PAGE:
National Research Council of Canada. Security and Disruptive Technologies
boron nitride nanotubes; covalent functionalizations; reduction; density functional theory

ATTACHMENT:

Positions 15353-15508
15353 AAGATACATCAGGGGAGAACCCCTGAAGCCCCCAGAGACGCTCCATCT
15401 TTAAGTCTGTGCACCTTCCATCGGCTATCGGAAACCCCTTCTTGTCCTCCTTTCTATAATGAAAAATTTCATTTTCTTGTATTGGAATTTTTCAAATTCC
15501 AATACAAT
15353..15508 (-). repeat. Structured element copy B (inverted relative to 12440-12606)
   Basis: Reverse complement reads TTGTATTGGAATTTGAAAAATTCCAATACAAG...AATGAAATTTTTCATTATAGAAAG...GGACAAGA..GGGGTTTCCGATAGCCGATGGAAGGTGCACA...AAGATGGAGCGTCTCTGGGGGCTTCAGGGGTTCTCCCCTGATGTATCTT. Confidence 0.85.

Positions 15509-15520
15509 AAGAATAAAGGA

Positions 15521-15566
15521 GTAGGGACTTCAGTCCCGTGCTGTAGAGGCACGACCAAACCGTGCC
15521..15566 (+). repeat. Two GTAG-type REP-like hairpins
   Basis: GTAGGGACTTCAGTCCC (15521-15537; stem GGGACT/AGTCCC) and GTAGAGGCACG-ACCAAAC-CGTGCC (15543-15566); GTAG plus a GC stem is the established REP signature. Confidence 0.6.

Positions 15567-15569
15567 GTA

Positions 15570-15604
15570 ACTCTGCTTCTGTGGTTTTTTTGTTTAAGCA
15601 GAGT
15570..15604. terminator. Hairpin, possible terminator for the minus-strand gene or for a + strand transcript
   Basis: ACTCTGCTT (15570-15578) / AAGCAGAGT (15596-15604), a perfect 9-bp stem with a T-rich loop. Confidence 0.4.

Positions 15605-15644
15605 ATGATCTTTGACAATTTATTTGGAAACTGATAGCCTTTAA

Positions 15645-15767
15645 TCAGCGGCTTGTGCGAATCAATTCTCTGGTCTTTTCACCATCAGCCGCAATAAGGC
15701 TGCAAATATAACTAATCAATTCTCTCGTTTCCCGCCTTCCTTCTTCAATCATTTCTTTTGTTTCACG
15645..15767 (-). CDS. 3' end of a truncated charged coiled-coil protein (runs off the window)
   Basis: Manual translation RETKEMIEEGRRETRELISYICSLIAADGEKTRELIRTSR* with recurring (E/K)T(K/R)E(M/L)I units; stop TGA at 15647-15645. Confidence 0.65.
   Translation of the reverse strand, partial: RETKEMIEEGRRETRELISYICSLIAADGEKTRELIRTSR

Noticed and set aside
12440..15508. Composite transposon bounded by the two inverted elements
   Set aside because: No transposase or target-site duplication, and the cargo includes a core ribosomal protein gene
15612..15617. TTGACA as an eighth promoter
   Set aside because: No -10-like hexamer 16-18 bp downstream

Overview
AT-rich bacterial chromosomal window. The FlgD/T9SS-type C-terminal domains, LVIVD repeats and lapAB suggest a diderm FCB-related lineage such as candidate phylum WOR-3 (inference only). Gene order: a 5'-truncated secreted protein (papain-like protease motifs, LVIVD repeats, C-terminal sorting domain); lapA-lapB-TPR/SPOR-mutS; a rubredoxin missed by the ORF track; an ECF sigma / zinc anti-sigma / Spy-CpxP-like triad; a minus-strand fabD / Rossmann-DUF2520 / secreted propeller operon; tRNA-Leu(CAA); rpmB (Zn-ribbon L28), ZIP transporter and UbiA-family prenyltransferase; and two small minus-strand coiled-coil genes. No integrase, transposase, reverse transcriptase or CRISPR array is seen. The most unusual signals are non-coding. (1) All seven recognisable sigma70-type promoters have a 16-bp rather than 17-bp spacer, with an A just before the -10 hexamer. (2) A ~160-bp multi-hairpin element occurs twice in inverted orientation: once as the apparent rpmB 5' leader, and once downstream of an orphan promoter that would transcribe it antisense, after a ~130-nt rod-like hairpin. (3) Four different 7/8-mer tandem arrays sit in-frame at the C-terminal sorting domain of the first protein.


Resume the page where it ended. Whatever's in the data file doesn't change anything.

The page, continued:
Boron nitride nanotubes (BNNTs) exhibit a range of properties that hold great potential for many fields of science and technology; however, they have inherently low chemical reactivity, making functionalization for specific applications difficult. Here we propose that covalent functionalization of BNNTs via reduction chemistry could be a highly promising and viable strategy. Through density functional theory calculations of the electron affinity of BNNTs and their binding energies with various radicals, we reveal that their chemical reactivity can be significantly enhanced via reducing the nanotubes (i.e., negatively charging). For example, a 5.5-fold enhancement in reactivity of reduced BNNTs toward NH2 radicals was predicted relative to their neutral counterparts. The localization characteristics of the BNNT π electron system lead the excess electrons to fill the empty p orbitals of boron sites, which promote covalent bond formation with an unpaired electron from a radical molecule. In support of our theoretical findings, we also experimentally investigated the covalent alkylation of BNNTs via reduction chemistry using 1-bromohexane. The thermogravimetric measurements showed a considerable weight loss (12-14%) only for samples alkylated using reduced BNNTs, suggesting their significantly improved reactivity over neutral BNNTs. This finding will provide an insight in developing an effective route to chemical functionalization of BNNTs.